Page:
Not the easiest to follow the trail through a sloping forest.

The snow sure was beautiful, and I enjoyed it fully!

Crossing a larger meadow just before Cottonwood Pass.

Struggling up the slopes, Emi seems pretty unperturbed though.

We took a break at the first pass, Cottonwood pass. Well, it's not really a pass for us, since we came traversing from the side of it and didn't really go over it. Chipmunks were desperately trying to steal our food as we dried our tents and rested our legs before tackling the snow, the last part of the day. After lunchtime, the sun had definitely taken its beating on the snow. What had in the morning been frozen and stable was now a mushy slush, exhausting to walk through. The wet snow soaking our shoes. We climbed up past the frozen solid Chicken Spring Lake, traversed along a mountainside, tensing our muscles in our calves for every step we took, to keep stable in the snow. We looked for the sign that tells you that you now are in Sequoia National Park, but it was probably buried down underneath.

Nics shoes did not have too good of traction, but he still kept his spirit up :)

Emi and Nic, after the pass the trail traversed the side of a mountain, the snow now becoming slushier.

We took a shortcut through a meadow.

Just stop here for a while, and enjoy the view with me. And then imagine being here yourself.

In the end of the day the trail said hello to us again. For about 10 meters.

After 17 miles we decided to make camp, the sun starting to dip, and before the coldest of cold came creeping up on us we pitched our tents, got water from a thawing stream and cooked dinner. I started to patch my shirt that had started to wear. I was actually surprised at my sowing. Well, it wasn't good, it was shit for sure. But I actually managed to patch the hole, and that was, I guess, the goal of the task. So with that, I could with good conscience go to sleep feeling I had accomplished something this day too!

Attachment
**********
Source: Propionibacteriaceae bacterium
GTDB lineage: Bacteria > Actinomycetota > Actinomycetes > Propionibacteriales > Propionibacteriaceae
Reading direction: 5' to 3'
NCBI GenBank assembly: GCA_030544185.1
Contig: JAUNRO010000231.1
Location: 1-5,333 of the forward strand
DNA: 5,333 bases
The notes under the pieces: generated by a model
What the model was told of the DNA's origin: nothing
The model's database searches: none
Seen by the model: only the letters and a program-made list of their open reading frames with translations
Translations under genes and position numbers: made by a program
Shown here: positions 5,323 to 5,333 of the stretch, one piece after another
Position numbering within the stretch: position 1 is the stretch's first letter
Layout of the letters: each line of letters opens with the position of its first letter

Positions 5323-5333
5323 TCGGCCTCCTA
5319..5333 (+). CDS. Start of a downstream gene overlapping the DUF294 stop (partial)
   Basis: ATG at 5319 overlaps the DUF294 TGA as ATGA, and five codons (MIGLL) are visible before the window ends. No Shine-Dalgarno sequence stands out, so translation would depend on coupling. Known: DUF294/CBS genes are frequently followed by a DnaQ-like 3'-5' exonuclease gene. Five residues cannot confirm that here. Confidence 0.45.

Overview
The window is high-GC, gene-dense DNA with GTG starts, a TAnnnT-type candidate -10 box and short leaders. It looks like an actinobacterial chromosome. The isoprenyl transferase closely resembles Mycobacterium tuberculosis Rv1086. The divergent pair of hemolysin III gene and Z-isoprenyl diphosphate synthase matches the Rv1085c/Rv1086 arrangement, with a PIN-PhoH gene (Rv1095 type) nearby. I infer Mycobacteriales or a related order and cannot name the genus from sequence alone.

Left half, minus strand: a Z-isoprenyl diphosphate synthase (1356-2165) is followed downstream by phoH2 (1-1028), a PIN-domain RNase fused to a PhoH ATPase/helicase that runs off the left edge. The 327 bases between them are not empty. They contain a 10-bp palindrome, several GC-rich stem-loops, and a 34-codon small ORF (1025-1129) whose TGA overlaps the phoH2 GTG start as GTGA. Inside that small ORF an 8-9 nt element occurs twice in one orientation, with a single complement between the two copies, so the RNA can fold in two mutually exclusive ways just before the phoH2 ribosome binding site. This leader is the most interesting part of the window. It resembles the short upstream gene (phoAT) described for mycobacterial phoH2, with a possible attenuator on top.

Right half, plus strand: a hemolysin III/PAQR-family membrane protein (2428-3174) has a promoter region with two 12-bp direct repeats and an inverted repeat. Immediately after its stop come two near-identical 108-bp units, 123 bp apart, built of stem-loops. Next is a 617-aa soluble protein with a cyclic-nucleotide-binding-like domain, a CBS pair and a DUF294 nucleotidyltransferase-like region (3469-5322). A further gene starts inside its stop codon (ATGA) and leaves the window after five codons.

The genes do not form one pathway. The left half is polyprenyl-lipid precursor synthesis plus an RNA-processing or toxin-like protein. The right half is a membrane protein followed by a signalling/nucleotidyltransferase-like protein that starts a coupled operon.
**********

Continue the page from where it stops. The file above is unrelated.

Our tents on a small patch of dry ground in between the snow.

Don't judge my sewing skills...

Day 49

We decided to wake up earlier today and started hiking around 5 o'clock. Walking during dawn was my favorite part of the day. The sun rising, the sky turning a gradient color of purple mixed with pink, mixed with orange. The trail was long gone now, underneath the two meters of snow we were walking on. The only means of navigation we were using were the paper maps I was carrying. Luckily I'm quite an experienced orienteerer. I was in my essence, reading the contour lines, using them as my own trail. We descended down towards our first big ford, Rock Creek. A real adventure descending the steep slopes, with minor self-arrests involved. Down in the bottom of the valley, the snow was melting and we saw some green in the patches between the snow, the smell of wet grass reminding me of spring at home.